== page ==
Background: The social milieu provides the context for the organism's survival, endurance, and adaptation. In mammals, social participation originates within the parent-infant bond and is supported by the oxytocin (OT) system, whose functioning is transmitted from parent to child through patterns of parental care. Human studies indicate that OT administration increases affiliative behavior, including trust, empathy, and social reciprocity. Here, we examine whether OT administration to parent can enhance physiological and behavioral processes that support parental social engagement but, moreover, can have parallel effects on the infant. Methods: Utilizing a double-blind, placebo-controlled crossover design, 35 fathers and their 5-month-old infants were observed twice following administration of OT or placebo to father in the face-to-face still-face paradigm. Parent and infant salivary OT were assessed at multiple time points, respiratory sinus arrhythmia (RSA) was measured in the three face-to-face still-face episodes, and social behaviors of the parent and child were micro-coded for indices of social engagement. Results: Oxytocin administration increased father salivary OT, RSA during free play, and key parenting behaviors that support parental-infant bonding. Parallel increases were also found in the infant's salivary OT, RSA response, and engagement behavior, including social gaze, exploration, and social reciprocity. Conclusions: Results are the first to demonstrate that OT administration to one attachment partner can have parallel effects on the other and underscore the role of OT in the cross-generation transmission of human social participation. Findings have translational implications for conditions associated with early risk for social-emotional growth, including autism and prematurity, without the need to administer drugs to young infants.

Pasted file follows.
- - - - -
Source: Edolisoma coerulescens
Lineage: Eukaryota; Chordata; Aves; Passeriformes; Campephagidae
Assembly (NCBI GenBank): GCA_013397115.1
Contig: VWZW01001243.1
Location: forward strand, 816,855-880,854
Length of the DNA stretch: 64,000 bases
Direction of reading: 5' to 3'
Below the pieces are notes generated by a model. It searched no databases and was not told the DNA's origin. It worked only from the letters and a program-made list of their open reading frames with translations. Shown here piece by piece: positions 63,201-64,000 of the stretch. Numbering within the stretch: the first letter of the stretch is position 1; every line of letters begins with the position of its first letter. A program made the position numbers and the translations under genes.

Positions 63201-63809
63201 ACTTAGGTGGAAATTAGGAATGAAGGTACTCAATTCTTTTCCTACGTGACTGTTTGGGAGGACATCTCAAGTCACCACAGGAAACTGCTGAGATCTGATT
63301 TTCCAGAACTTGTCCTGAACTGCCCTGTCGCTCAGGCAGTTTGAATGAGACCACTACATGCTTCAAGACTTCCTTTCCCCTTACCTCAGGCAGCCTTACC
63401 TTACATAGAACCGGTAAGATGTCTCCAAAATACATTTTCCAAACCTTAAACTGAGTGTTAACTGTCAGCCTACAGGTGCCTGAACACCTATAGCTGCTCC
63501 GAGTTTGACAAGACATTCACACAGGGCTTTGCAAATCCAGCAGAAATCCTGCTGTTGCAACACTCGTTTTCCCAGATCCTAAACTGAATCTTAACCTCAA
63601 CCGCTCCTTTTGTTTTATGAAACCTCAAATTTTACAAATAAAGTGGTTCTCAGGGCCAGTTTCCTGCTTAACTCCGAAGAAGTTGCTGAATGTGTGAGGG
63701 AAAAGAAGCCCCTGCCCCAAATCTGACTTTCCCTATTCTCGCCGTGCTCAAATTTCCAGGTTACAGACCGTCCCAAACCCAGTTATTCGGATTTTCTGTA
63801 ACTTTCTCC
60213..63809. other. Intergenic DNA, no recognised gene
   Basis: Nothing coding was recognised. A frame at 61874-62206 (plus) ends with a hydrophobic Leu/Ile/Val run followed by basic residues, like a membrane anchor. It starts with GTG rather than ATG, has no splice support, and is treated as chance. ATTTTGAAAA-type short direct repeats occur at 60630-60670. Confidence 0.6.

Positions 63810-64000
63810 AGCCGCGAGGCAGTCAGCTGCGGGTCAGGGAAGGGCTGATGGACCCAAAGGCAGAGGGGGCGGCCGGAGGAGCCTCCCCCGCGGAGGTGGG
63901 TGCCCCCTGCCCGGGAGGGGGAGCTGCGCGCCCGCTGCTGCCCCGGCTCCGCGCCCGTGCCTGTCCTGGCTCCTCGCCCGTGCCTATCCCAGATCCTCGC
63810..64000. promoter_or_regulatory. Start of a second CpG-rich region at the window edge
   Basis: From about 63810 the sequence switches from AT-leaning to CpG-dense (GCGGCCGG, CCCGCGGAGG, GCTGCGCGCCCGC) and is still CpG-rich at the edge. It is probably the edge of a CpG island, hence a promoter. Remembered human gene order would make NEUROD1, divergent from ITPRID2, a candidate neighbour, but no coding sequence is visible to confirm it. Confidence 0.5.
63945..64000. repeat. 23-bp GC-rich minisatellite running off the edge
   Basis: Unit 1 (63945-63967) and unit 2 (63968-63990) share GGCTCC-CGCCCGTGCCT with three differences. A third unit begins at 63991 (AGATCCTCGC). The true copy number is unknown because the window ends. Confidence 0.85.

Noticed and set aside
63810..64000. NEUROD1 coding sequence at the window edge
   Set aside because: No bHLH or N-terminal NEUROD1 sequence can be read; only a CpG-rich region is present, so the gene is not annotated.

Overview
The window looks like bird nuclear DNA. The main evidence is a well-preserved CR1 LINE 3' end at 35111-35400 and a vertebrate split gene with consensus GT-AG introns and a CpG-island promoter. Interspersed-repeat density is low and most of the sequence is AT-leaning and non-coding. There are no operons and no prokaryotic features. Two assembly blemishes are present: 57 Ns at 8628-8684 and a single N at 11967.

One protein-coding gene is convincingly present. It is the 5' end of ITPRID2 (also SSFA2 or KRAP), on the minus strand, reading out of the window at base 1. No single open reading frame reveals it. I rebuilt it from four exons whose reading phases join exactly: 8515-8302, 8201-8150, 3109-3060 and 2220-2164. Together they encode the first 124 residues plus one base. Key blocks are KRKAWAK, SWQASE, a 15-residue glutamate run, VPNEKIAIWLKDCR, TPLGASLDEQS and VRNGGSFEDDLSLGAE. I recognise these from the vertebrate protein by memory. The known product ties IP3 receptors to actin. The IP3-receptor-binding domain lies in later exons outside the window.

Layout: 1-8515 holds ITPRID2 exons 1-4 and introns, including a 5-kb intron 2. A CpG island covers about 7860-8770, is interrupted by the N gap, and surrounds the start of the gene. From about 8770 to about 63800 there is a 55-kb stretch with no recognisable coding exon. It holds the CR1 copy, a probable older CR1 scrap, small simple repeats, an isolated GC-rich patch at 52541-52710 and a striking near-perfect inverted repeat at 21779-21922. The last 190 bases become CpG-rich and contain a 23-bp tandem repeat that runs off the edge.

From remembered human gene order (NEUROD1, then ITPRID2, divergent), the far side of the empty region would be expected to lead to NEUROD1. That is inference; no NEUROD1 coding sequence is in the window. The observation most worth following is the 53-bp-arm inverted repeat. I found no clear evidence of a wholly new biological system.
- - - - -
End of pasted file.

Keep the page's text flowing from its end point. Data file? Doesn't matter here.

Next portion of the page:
Oxytocin, an octapeptide synthesized in the hypothalamus, stimulates milk election and uterine contractions. In the brain this hormone acts as a neuropeptide. It could inhibit through the GABAergic system the activity of limbic amygdala, which is involved in the response to fear. Oxytocin could also induce the protective behaviour of the mother towards its offspring through the dopaminergic system. In mankind, oxytocin plays a role in trust, empathy, generosity, stress and sexuality. Clinical studies are testing potential benefits of oxytocin administration in autism, depression and social phobia. Results are still preliminary.
Romantic love is the catalyst behind the spread of the human life. The neurobiology of love embraces the hypothesis that what we call "romantic attachment" or "romantic love" may be at least in part the expression of biological factors. A corollary of this hypothesis states that it is possible to learn much about the nature of human love by studying the molecules involved in the expression of social and affiliative behaviours. Under this theoretical framework, we have investigated the changes in plasma neurotrophin levels in subjects with early stage romantic love. A positive association between the intensity of early romantic feelings and serum levels of nerve growth factor (NGF) has been identified. These findings link love with biologically relevant pathways for neuron survival and illuminate the biochemical correlates of such a complex feeling that so deeply affects our own lives. The progresses in the neurobiology of love suggest that this kind of research may open a new window onto our understanding of the very nature of human romantic bonding.